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Meat labeling battle sizzles

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HAY MAKER

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Meat labeling battle sizzles


By NOELLE STRAUB
Gazette Washington Bureau



WASHINGTON - Members of Congress from Montana and Wyoming teamed up with other Western lawmakers Thursday to launch another salvo in the war over country-of-origin labeling for red meat, aiming to repeal a two-year delay recently signed into law.

Sen. Conrad Burns, R-Mont., introduced legislation that would move up the start of mandatory labeling to 2006, attempting to undo a measure in an agriculture spending law that last week postponed the mandatory labeling until 2008.

"In essence right now if you export beef or meat from this country you have to label it, and I don't see anything wrong with putting 'product of the USA' on the label here in this country," Burns said. "I think it's just right, and it's the law."

Congress has been battling over the issue for years, passing a series of delays for mandatory labeling that was originally required by law to begin in 2004. But despite the successes of their opponents, the Western senators insisted they would prevail.

"You just don't give up, you just don't roll over, as long as we've got a small window of opportunity," Burns said. "It will come up next year again if we don't hit this window like we should."

Rep. Denny Rehberg, R-Mont., co-sponsored a companion bill in the House.

In separate legislation, several of the lawmakers are working on measures that would prohibit the Agriculture Department from placing its grading labels, such as "USDA prime" or "USDA choice," on packages of imported meats.

Sen. Max Baucus, D-Mont., a co-sponsor of the country-of-origin bill, said such labeling would benefit both producers and consumers of red meat.

"It's in the law because people want to know the origin of the products they buy ? because it affects the quality of the product, that is, their tastes, safety," Baucus said. "People on the other end want to be able to produce meat, fish, whatnot and label it, as they believe they have an opportunity to gain an advantage."

Meatpackers and supermarkets oppose country-of-origin labeling, saying the measure would be overly burdensome and costly, requiring reams of paperwork. They have successfully fought to delay the measure that passed as part of the 2002 farm bill.

Sen. Craig Thomas, R-Wyo., said increasing trade flow means that the need for identifying where products originate also increased.

"So about the only resistance, I think, comes from the processors, and we can work this out so that there's no big deal there, and it can be done," Thomas said.

Sen. Mike Enzi, R-Wyo., also co-sponsored the legislation.

Supporters of labeling expressed outrage over how the latest delay came about.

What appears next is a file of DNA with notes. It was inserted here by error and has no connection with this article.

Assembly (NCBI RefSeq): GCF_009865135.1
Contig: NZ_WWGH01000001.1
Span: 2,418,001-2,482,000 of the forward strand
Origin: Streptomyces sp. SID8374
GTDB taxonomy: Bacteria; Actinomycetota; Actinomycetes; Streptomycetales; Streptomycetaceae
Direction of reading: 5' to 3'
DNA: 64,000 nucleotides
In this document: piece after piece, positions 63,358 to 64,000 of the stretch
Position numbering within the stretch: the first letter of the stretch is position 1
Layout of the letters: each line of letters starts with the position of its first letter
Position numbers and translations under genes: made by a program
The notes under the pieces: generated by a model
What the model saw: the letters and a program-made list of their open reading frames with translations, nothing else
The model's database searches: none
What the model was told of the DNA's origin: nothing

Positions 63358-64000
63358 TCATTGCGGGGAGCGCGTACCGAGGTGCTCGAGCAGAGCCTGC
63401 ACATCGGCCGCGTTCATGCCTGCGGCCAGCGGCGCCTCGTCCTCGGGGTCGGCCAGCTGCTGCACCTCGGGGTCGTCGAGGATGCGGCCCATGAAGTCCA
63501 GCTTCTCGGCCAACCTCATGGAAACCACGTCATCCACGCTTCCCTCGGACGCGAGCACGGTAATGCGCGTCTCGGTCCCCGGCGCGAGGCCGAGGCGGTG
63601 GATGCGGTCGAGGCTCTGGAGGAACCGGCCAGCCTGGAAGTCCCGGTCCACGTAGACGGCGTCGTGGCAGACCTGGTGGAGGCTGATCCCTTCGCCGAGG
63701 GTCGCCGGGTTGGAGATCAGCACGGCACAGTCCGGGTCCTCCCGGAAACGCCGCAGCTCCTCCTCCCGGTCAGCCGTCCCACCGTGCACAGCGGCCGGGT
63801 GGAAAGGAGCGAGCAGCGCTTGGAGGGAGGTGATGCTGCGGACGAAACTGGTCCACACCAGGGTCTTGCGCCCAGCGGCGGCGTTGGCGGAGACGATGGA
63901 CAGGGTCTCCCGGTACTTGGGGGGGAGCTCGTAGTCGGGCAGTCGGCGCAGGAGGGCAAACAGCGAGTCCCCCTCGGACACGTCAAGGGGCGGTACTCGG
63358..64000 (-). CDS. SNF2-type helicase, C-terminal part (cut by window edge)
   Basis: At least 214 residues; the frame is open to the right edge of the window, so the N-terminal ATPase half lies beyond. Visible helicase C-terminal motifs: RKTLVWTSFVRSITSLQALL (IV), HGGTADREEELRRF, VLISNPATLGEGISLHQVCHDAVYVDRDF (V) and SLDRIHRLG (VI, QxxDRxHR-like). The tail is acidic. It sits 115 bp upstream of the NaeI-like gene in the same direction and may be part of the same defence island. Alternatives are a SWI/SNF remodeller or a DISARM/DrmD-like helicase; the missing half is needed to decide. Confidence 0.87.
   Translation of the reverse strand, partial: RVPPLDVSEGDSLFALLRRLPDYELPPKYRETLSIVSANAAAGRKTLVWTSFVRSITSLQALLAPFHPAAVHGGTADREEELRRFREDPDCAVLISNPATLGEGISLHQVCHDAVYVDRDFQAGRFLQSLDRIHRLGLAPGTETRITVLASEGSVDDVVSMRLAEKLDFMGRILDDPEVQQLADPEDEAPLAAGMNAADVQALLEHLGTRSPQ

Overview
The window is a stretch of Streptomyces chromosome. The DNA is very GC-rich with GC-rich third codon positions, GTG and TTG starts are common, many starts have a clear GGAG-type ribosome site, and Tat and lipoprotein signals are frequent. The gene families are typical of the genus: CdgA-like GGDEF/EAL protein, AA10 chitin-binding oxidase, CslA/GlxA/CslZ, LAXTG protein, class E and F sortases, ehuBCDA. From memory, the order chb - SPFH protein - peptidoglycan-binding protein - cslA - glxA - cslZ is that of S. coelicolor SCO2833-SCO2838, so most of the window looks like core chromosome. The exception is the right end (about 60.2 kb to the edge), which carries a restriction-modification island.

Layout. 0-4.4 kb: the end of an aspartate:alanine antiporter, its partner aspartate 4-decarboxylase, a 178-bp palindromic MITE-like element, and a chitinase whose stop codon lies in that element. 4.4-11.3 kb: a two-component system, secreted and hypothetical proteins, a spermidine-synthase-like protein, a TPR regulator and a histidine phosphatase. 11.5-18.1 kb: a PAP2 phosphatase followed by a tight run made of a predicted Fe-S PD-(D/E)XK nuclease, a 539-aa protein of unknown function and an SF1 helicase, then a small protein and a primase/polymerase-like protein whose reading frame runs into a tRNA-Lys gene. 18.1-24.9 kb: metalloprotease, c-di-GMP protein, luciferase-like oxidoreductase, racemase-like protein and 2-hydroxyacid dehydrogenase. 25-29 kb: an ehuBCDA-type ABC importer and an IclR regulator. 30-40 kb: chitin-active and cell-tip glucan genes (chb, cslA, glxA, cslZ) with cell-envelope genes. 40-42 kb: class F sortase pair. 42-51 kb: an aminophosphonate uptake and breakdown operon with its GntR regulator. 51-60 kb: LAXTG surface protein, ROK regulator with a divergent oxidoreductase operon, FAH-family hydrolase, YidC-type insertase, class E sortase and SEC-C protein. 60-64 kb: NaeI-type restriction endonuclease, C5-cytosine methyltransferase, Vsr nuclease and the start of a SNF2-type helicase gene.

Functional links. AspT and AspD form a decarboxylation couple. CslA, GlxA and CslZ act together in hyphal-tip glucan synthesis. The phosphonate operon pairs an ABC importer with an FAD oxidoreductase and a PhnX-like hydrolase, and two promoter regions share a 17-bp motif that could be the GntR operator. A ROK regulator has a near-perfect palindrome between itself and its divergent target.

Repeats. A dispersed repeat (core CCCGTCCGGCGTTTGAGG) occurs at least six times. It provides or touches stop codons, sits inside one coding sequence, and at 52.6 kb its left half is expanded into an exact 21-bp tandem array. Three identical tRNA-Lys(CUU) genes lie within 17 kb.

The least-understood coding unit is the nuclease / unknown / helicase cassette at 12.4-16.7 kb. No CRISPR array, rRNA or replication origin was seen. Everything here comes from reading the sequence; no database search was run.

The Senate-passed version of the bill did not include the delay, but House negotiators added it while writing the legislation's final version. Sen. Kent Conrad, D-N.D., said the chairman of the House-Senate negotiations recessed the conference committee with a promise to return to handle outstanding issues, including labeling, but never reconvened and instead finished the bill without input.

Burns fired off an angry letter to House Agriculture Appropriations Chairman Henry Bonilla, R-Texas, about the move. Bonilla's office did not return calls for comment.
 

STAFF

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Meatpackers and supermarkets oppose country-of-origin labeling, saying the measure would be overly burdensome and costly, requiring reams of paperwork. Yet this new traceability system in Japan can track imported beef by analyzing the genes of the animal it came from, The Nihon Keizai Shimbun reported in its riday morning edition.



The system is able to identify individual cattle, using a series of reference numbers for their genes, which the firm allocates to each animal.



The new system allows more accurate management of imported beef than an IC tag, which uses a tiny integrated circuit to store information, the company claims.



The company will provide a consignment service for cattle ranchers, under which it will analyze genes from blood and tissue samples obtained from live cattle in the U.S., after confirming that their farms are not infected with mad cow disease.



BML will then allocate genetic numbers specific to each animal to manage the data. After the beef is imported, the company will be able to determine if it is from any of the cattle whose genes were analyzed.



The company hopes to promote the service mainly to food supermarkets that operate their own ranches in the U.S. and import beef to Japan, ahead of the possible resumption in December of American beef imports to Japan.



It has already signed a contract with a major supermarket to start the service next year, initially charging about Y20,000 to analyze each cow.
 

Econ101

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STAFF, I guess they can't put it in a big mixing vat with 50/50 trim for ground beef that has been stored forever and get a good result.
 

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